Background: In 1941, a Sydney ophthalmologist, Norman McAlister Gregg, correctly identified the link between congenital cataracts in infants and maternal rubella early in pregnancy. Fifty of Gregg's subjects with congenital rubella, born in 1939–1944, were reviewed in 1967 and again in 1991. We reviewed this cohort in 2000–2001, 60 years after their intrauterine infection.
Methods: The subjects underwent full clinical assessment, plus pathology tests, an ophthalmological and cardiological review (including electrocardiography and echocardiography) and HLA histocompatibility testing.
Results: Since they were first seen in 1967, 10 have died (cardiovascular causes , malignant disease , AIDS , and hepatitis C-related cirrhosis ). All surviving men came for review (19) and 13 women (eight women declined). Echocardiography showed mild aortic valve sclerosis in 68%. The prevalence of diabetes (22%), thyroid disorders (19%), early menopause (73%) and osteoporosis (12.5%) was increased compared with the Australian population; 41% had undetectable levels of rubella antibodies. The frequency of HLA-A1 (44%) and HLA-B8 (34%) antigens was increased, and the haplotype HLA-A1, B8, DR3, said to be highly associated with many autoimmune conditions, was present in 25%.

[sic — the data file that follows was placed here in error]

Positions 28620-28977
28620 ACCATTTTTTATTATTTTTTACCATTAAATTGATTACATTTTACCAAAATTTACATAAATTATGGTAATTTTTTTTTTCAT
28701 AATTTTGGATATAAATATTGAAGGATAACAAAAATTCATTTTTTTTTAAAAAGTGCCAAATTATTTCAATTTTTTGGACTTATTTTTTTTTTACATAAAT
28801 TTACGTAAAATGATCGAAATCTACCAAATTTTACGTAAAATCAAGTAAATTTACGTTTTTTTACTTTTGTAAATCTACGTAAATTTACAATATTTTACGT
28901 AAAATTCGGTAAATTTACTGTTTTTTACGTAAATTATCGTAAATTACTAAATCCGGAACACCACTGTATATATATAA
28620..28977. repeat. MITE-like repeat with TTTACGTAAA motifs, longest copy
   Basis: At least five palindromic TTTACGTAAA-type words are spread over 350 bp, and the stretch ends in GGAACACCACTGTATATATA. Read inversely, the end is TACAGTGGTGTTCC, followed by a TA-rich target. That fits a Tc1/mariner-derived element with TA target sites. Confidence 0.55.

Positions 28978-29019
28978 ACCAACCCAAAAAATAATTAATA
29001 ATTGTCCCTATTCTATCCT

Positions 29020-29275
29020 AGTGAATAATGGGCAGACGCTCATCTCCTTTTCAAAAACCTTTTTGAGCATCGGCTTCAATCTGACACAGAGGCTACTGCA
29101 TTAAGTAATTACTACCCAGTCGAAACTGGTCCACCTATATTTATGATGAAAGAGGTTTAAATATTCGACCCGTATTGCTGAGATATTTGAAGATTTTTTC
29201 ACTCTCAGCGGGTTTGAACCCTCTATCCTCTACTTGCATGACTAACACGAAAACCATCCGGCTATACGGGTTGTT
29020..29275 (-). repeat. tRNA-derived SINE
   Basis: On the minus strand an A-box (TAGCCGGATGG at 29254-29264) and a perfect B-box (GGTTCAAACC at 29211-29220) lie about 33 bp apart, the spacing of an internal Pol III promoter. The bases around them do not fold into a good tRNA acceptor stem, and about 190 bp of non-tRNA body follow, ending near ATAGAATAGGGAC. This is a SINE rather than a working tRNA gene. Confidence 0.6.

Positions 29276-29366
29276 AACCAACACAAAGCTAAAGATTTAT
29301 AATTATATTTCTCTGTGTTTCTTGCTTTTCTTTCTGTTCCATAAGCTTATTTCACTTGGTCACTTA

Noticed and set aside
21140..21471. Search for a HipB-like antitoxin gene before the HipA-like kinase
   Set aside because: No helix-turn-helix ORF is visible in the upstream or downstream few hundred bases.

Conclusions: This cohort of people with congenital rubella has illuminated our understanding of viral teratogenesis.
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